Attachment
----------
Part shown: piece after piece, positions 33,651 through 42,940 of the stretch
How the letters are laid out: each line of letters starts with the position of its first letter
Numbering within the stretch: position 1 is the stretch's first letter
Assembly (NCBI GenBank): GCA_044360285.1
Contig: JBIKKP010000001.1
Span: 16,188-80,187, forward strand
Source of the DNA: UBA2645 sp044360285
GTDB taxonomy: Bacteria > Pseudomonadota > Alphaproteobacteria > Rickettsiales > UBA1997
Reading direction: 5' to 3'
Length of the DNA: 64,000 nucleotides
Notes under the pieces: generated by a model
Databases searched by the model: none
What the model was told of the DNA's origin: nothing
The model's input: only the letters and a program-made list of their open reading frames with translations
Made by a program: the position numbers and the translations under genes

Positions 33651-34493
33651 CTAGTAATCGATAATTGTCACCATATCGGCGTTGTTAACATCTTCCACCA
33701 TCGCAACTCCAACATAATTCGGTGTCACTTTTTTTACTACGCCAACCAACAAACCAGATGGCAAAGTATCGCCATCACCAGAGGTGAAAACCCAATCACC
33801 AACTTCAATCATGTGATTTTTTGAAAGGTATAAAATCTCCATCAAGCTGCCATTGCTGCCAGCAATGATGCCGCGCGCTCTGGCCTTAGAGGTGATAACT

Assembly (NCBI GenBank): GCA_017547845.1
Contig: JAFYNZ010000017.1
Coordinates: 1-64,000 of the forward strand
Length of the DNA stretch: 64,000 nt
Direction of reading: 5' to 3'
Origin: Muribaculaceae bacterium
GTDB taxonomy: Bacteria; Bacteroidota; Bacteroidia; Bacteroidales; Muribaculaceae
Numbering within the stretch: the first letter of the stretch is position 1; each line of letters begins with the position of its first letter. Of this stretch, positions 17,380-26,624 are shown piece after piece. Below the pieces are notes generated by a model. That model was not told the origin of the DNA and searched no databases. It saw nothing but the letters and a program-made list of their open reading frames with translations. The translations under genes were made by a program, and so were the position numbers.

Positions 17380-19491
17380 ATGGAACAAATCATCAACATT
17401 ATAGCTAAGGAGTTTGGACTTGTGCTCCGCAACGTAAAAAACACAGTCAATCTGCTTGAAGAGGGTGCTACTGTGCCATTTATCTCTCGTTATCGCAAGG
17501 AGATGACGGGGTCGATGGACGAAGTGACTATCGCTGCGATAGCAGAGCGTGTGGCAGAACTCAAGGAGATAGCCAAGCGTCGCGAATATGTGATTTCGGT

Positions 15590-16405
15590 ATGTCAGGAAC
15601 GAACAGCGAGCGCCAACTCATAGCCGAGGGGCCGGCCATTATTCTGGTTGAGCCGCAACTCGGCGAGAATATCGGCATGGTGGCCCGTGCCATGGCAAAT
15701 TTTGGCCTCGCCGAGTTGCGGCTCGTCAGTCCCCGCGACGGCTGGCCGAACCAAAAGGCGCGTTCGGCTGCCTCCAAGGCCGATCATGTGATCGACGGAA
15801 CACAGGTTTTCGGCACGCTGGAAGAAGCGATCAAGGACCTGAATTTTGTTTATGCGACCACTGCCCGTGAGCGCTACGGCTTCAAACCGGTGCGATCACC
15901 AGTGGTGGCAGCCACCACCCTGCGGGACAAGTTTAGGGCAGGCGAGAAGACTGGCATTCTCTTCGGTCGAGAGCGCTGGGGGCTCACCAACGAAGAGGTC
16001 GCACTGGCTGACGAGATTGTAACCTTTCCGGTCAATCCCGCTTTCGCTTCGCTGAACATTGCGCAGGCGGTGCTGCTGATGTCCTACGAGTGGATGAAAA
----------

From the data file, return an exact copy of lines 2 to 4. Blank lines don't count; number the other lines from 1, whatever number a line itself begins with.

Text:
How the letters are laid out: each line of letters starts with the position of its first letter
Numbering within the stretch: position 1 is the stretch's first letter
Assembly (NCBI GenBank): GCA_044360285.1